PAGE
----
Economics, Literature and Scepticism

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I am a PhD student in Economics. I am originally from South Africa and plan to return there after my PhD. I completed my M. Comm in Economics and my MA In Creative Writing (Poetry) at the University of Cape Town, where I worked as a lecturer before starting my PhD.

Wednesday, August 26, 2009

Boston Globe - Happiness: A Buyer's Guide

Posted by Simon Halliday | Wednesday, August 26, 2009 | Category: , , |

Drake Bennett of the Boston Globe recently wrote an article on Happiness and its relationship to money, 'Happiness: A Buyer's Guide'.  Although several points he makes are accurate there are several failings in the article.  I try to document them below.

First, he describes how paying for things for other people makes us happy (i.e. increases our reported, or subjective, well-being), but he does not extend the notion of purchasing things for other people to doing things for them with your time or effort.  What I mean here is what about when you don't pay money, but instead expend time and effort to do something for or with someone else while not spending any money at all? If you admit that prosocial acts are inherently beneficial and increase your subjective well-being, might not the same or similar acts when you don't spend money result in similar effects?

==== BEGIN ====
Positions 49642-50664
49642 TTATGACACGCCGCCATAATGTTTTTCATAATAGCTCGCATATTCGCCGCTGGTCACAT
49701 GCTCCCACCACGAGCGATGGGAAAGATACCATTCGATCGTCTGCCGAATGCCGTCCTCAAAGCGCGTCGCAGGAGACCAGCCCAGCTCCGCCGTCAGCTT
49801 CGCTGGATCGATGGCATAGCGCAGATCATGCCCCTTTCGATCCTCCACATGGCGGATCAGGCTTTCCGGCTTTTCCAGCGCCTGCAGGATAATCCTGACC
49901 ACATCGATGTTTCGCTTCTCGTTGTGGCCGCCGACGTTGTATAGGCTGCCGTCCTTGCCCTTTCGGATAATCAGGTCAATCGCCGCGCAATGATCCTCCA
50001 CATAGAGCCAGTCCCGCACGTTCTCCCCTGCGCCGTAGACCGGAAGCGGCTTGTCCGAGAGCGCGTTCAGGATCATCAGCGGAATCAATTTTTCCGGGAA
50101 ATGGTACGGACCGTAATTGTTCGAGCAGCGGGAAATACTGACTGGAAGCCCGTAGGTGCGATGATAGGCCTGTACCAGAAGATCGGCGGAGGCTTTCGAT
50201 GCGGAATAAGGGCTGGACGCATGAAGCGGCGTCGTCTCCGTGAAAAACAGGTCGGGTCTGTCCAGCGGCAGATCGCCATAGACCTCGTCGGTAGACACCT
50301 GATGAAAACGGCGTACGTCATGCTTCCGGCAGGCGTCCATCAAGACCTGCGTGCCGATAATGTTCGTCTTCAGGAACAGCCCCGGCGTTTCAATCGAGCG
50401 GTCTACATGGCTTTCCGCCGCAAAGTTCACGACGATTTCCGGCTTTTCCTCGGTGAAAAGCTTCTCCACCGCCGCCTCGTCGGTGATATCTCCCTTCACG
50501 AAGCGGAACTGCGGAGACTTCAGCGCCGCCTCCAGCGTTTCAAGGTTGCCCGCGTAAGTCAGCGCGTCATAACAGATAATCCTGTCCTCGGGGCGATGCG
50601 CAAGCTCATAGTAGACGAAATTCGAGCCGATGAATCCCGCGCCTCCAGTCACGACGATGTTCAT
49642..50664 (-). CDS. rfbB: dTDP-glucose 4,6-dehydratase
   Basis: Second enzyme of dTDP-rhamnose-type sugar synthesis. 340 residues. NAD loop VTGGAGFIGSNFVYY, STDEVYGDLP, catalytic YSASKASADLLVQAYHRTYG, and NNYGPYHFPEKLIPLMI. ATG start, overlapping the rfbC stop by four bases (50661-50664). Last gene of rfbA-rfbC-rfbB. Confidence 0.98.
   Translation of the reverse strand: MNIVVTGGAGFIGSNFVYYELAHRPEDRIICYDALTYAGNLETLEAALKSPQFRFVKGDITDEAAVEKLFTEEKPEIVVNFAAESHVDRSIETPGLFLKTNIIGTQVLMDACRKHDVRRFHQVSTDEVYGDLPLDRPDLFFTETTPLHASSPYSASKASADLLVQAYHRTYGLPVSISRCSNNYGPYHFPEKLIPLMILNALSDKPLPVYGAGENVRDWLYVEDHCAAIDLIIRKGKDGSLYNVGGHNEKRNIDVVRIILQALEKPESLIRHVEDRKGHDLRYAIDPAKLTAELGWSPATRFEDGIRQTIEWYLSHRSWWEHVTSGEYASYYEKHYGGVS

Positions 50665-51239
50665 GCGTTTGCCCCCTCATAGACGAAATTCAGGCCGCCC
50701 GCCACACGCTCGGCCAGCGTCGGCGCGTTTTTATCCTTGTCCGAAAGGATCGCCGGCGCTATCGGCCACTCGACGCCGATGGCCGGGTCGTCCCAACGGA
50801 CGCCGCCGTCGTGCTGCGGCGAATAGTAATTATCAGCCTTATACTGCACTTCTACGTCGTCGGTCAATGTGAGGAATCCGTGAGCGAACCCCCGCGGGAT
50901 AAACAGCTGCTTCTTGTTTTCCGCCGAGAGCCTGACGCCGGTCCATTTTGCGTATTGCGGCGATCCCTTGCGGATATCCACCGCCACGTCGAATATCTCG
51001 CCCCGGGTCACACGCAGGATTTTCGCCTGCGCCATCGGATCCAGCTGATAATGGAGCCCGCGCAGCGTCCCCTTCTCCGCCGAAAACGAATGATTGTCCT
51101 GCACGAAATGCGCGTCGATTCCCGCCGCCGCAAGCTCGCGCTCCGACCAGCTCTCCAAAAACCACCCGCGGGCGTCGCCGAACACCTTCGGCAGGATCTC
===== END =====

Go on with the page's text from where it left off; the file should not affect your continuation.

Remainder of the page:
This brings us to the second point, might not paying for prosocial acts and events crowd out the voluntary or 'free' ways of doing the same thing? Yes, I might feel better signing a check to an aid organisation, but in doing so I might decide not to dedicate my time and energy to the same organisation.  There is not discussion about which of these two acts might, in fact, make me happier.  There is no discussion of acts at a zero price.

Finally, suppose that I believe that I can increase my happiness by spending money on relational activities, but I believe I need more money to achieve these goals. Believing this, I choose to work more.  In working more, however, I have less time to dedicate to friends and family, to those very things that make me happy because of their relational benefits.  The article fails to acknowledge that you need to maintain your current level of work or income and change your spending to relational (rather than straight consumption) acts to increase your subjective well-being, otherwise you might substitute away from the things that sustain you in order to get more money to spend on those things. 

Maybe it takes thinking like an economist to consider these problems i.e. substitution, zero price, crowding out,. But these ideas were not discussed in the article.  They should have been.

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